28-04-2021 | | By Sam Brown
A recent report by Sustainability in New and Emerging Technologies stated that IoT solutions would help to reduce electrical consumption by 1.6PWh and reduce global CO2 emissions by 1GT. How does technology normally contribute to energy usage, what else does the report specify, and could it be right?
Except for a few technological developments, most improvements to technology result in increased production and consumption. The development of the plough allowed farmers to increase crop yields. The development of the internal combustion engine allowed goods to be shifted faster, and the development of the computer has significantly increased productivity.
Whenever such technologies are introduced, the amount of energy consumed by humanity increases. This can be clearly seen by data showing CO2 emissions since the Industrial Revolution and total energy production. This is not to say that the recent reduction in CO2 levels implies that technology has stagnated as new forms of energy are being explored (renewable, etc.), but since electricity was not common before the 1900s, CO2 emissions are a good indication of total energy production (via heat).
This trend should tell us that the rise of IoT devices and their deployment into almost all applications will increase energy usage and, therefore, CO2 emissions. However, a recent report by Sustainability in New and Emerging Technologies suggests the complete opposite; that energy usage will be reduced.
The new report outlines multiple predictions caused by IoT devices and the energy savings they will enable. By 2030, the first estimation is that the use of IoT solutions will help reduce global energy consumption by 1.6PWh which is enough energy to power over 130 million homes. IoT devices will help reduce the net usage of fossil fuels used by vehicles by 3.5PWh.
Furthermore, the report states that the use of IoT devices will help reduce overall water consumption by 230 billion cubic meters of water. The total CO2 emissions saved as a result of IoT devices will be 1 gigaton.
It cannot be said for sure if the report is correct as it is hard to predict the future. However, basic reasoning would suggest that IoT devices will definitely help to reduce global energy and water consumption as a result of smart systems. This will, therefore, reduce the total amount of CO2 emissions, but this will come at the cost of increased e-waste.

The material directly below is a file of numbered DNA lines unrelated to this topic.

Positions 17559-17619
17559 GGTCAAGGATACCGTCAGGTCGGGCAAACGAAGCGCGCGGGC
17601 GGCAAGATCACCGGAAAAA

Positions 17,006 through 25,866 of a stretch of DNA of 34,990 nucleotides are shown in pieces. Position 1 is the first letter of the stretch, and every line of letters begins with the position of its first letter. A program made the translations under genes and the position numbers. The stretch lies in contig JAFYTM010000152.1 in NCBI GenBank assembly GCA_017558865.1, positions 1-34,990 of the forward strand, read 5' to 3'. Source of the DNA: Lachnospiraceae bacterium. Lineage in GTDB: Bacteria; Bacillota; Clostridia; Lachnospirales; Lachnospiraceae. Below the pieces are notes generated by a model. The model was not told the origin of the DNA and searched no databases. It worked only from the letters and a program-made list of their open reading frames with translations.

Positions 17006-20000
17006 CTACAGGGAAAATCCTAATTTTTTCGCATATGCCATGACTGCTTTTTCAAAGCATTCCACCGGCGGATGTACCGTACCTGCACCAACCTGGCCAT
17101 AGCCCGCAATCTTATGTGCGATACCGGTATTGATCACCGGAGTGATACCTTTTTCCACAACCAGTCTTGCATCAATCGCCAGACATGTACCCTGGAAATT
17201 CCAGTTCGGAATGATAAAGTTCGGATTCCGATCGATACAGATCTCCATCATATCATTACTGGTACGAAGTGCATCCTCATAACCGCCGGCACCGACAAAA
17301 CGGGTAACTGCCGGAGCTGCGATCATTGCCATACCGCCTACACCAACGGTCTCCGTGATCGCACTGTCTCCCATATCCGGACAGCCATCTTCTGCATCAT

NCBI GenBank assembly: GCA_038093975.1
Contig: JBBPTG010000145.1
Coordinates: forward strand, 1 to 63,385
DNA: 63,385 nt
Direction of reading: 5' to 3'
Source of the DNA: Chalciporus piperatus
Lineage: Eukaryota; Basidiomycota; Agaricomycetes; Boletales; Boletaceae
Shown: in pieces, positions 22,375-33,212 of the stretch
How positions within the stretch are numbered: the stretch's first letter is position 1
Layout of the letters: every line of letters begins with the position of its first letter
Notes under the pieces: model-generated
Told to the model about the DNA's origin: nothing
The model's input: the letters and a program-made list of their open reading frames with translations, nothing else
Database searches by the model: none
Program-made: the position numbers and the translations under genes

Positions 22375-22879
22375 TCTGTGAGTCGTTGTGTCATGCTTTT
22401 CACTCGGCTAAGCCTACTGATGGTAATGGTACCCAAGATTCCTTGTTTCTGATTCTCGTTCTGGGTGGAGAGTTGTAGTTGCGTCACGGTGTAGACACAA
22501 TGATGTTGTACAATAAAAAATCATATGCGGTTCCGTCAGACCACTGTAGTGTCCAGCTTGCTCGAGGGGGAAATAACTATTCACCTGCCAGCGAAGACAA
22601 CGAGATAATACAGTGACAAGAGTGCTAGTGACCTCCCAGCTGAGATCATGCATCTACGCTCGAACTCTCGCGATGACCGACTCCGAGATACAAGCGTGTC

Firstly, the report claims that energy will be reduced by 1.6PWh, which could be achieved using smart IoT systems that can intelligently shut electrical systems down when not in use. 1.6PWh compared to an estimated 25 billion devices suggests that each IoT device is saving 80KWh of energy. Still, the truth is that such energy savings will come from a handful of IoT devices utilised in national grid networks. Furthermore, the use of intelligent home heating systems will also help to contribute to such energy savings.
Secondly, the use of IoT devices will undoubtedly help to reduce global water usage. From smart farms that can provide targeted watering to home systems that can water plants intelligently, IoT devices in water deployment to conserve water. It is hard to estimate if the 230 billion figure is correct, but the current global water usage is 4,300km3, putting the IoT saving at 5%.
Thirdly, the report claims that IoT devices will help reduce the amount of fuel used in vehicles. While the specific figure provided is hard to calculate, IoT devices can conserve fuel. If properly deployed in cities, IoT devices can monitor traffic and make changes to traffic control systems to minimise the overall amount of fuel consumed by traffic.
Overall, the report presents figures that appear to be logical estimates, and the ability for IoT devices to save energy and water has been well proven in the past. The saving of energy will help reduce CO2 levels, the saving of water will help reduce energy usage and better conserve water, and the improvements in traffic and driving by IoT will also help reduce the overall amount of fuel consumed by drivers.